54

215

0.25

Tuesday

41

177

0.23

Monday

37

186

0.20

Wednesday

44

232

0.19

We have to take this data with a grain of salt as I really don’t tweet on weekends, but if we toss Saturday and Sunday out as having too small a sample size, it seems that Friday is the best time for me to Tweet something and get it clicked- this probably correlates with most offices’ relaxed Friday atmosphere, and the fact that people usually have more time to devote to secondary activities like social media as the week winds down. I also seem to Tweet more on Fridays, probably for the same reasons. Wednesday looks to be the worst day for me to Tweet if I want my message to resonate- maybe due to stress from the mid-week crush people just don’t have time for Twitter?

Next, I wanted to see if my followers are picking up the messaging I am putting out there. To check that, I will compare the number of clicks with the number of “on-topic” Tweets- that is, Tweets where I speak specifically about my professional area of expertise and where a stranger might be compelled to follow me, were they to see those Tweets.

Posts Clicks Ratio
Industry News

27

70

0.39

SEO

33

86

0.38

Facebook

21

86

0.24

Google

44

200

0.22

Total

125

442

0.31

 

So for Tweets that I am actively trying to get clicks for, namely, the self-declared topic of my Twitter, I have about a 30% click rate which I feel is very good. However, this is right on pace with the overall click rates on my general pool of Tweets, so I can’t (as much as I’d like to) attribute this to being an outgrowth of my fabulous Twitter content curation skills.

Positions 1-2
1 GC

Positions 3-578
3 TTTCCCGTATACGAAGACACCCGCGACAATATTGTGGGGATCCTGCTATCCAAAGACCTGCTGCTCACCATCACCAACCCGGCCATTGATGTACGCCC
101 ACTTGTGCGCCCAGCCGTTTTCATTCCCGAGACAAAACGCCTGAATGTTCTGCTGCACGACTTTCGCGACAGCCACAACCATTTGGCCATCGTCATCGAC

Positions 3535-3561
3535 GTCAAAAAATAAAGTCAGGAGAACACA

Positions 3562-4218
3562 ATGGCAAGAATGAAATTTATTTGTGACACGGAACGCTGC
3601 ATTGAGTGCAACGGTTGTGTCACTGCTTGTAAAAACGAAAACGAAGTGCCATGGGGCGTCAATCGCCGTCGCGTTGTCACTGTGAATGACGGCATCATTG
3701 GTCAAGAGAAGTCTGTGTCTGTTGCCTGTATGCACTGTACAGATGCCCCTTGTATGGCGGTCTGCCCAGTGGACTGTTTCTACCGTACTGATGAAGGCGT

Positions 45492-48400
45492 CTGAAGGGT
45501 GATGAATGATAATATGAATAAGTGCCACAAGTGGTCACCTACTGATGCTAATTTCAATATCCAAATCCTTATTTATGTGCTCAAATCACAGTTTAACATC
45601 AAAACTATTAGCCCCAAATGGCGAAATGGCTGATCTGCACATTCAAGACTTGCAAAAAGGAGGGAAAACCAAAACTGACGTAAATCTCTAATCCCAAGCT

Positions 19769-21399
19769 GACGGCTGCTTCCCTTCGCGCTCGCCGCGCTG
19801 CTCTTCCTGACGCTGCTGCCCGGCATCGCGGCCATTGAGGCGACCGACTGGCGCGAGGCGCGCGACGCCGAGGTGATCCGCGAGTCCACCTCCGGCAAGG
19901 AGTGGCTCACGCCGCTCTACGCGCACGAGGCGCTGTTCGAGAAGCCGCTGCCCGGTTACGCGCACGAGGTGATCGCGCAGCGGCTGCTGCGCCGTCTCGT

Next up, hash tags. I want to ask two questions here about hash tags: does using a hash tag make a difference in your click through rate, and which hash tags get the best click through rates? (I have an inkling on the answer to the second question but we’ll let the number play out and then I’ll make an observation later. Of the 241 Tweets I made in September, 176 of them or 73% contained at least one hash tag. Those tweets resulted in 556 clicks, whereas the posts without hash tags resulted in 351 clicks. That’s a rate of 2.3 clicks per Tweet, compared to 5.4 clicks without a hash tag. It seems that not using a hash tag will actually result in a higher click through rate!

Facebook- 20 Tweets resulting in 86 clicks

Google- 42 Tweets resulting in 94 clicks

SEO- 31 Tweets resulting in 73 clicks

Twitter- 8 Tweets resulting in 183 clicks

The takeaway here is that if you’re posting information about Twitter, on Twitter- you’ve got a highly engaged audience! Social Media topics do well on Twitter because of the service’s high rates of adoption among those that live and breathe the topic. Speaking of Social Media topics on Twitter…


Hey, that’s not cool! At least 30 of my followers liked my Tweet well enough to click on it twice, but not one single re-tweet?!?! I’d be willing to bet that at least a few of them simply copy/pasted into their own Tweet stream- but savvy social media Users, like the ones that would click on a link about Klout, appear to be pretty stingy with the re-tweet love! This spotlights one of the problems with Twitter- people aren’t as altruistic as they tell you you should be. I will re-tweet things that I think are particularly funny or amusing, or that I haven’t already seen before- but I’m generally not LOOKING for things to re-tweet, either. It’s sort of like no-following a link on a page- sure, the link out doesn’t hurt anyone, but why give away my expertise/time/attention currency for free? Next time I get a similar topic, I’ll try an experiment- I’ll put the same tweet out twice, once with “PLEASE RT” added to see if that makes a difference in people’s generosity.

According to my (admittedly limited in scope) research, my best chance for getting a Tweet clicked is to post non-personalized Tweets that are specifically about Internet Marketing industry news, with no hash tags after lunch on Fridays.  What do your Twitter statistics look like, and what do they tell you?